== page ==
It is also noteworthy that the BASIC Stamp PBASIC code is very similar to the examples given in these books, so it may be cheaper to buy a BASIC Stamp, as the byte-code interpreter and programming harware are economical. But you could always sell the BASIC compiler later and move up to C for free, or half the cost for buying the CCS C (outstanding) compiler.
I (as have many people frequenting this group) have done a LOT of similar research on 'controllers', robot kits, microcontrollers, compilers, IDEs, and programming languages, and the list doesn't stop there... Some here have written books and write articles for magazines. *This is a good place to start. Research and planning are probably the most important phases in a robot project.* You are on the right track.
There are many factors to consider, not just the cost of a 'bot controller. It's like a non-programmer interested in robotics hardware, but just wants the cheapest compiler/IDE, and doesn't really want to learn how to program! :-)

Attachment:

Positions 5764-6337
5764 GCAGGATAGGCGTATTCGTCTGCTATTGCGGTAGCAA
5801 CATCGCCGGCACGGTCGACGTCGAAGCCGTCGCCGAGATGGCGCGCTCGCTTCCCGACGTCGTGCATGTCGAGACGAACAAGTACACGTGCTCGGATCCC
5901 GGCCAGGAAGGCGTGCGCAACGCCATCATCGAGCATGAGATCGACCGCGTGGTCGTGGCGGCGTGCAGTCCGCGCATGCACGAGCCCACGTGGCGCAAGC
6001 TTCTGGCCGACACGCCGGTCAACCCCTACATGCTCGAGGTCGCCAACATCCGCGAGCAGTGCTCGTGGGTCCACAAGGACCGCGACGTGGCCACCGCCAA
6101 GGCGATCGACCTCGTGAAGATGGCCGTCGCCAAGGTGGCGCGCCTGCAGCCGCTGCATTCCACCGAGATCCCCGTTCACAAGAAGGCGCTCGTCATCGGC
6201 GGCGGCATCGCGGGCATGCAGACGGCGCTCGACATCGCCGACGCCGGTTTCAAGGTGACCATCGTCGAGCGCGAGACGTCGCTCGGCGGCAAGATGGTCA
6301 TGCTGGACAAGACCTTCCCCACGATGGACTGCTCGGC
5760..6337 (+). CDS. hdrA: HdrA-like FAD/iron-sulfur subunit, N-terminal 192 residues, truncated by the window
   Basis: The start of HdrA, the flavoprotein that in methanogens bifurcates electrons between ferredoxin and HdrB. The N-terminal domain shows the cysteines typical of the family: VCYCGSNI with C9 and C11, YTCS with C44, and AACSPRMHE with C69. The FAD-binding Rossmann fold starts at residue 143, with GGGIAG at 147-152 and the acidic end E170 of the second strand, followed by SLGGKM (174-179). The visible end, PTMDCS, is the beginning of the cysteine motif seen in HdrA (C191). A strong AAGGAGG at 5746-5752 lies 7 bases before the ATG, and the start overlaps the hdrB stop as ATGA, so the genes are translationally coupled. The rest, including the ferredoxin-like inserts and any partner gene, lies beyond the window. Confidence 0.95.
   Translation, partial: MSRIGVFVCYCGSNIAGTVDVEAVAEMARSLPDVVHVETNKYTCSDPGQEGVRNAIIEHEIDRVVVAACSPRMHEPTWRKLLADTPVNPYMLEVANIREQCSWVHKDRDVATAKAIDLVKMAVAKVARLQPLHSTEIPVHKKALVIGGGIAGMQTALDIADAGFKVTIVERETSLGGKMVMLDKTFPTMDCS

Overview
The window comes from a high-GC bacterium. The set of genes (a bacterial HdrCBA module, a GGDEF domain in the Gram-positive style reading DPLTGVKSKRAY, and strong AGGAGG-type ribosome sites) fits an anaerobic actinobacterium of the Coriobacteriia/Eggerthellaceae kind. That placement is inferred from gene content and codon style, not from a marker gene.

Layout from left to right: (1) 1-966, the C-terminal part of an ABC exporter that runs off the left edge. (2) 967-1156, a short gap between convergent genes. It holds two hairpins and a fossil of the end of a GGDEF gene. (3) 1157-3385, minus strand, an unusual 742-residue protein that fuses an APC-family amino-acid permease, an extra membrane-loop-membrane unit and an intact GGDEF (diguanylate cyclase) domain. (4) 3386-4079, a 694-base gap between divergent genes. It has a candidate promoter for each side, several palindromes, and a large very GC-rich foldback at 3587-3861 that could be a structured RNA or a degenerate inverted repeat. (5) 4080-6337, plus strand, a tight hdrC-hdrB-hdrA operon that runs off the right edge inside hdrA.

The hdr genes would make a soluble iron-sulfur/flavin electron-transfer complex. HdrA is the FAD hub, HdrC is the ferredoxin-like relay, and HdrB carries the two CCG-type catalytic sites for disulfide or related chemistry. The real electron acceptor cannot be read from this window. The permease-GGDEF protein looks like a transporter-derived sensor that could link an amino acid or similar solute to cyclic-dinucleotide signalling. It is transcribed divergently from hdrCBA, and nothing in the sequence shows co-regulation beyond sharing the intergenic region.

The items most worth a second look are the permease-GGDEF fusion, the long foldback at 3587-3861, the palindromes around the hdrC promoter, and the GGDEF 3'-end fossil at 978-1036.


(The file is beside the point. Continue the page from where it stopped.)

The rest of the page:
Or a programmer who wants to program GUIs and looks for the cheapest compiler and IDE say like Bloodshed Dev++. You need the right tool for the right job.
You can buy a pre-built robot that to use a programming term, encapsulates the hardware issues, and has a diagram-based programming paradigm and engine, but at the cost of many hundreds of dollars.
You can save lots of money and get a free microcontroller sample from www.microchip.com, develop circuits on a solderless breadboard, build your own programmer, and use a student-version of a C compiler, at the cost of more time spent on hardware.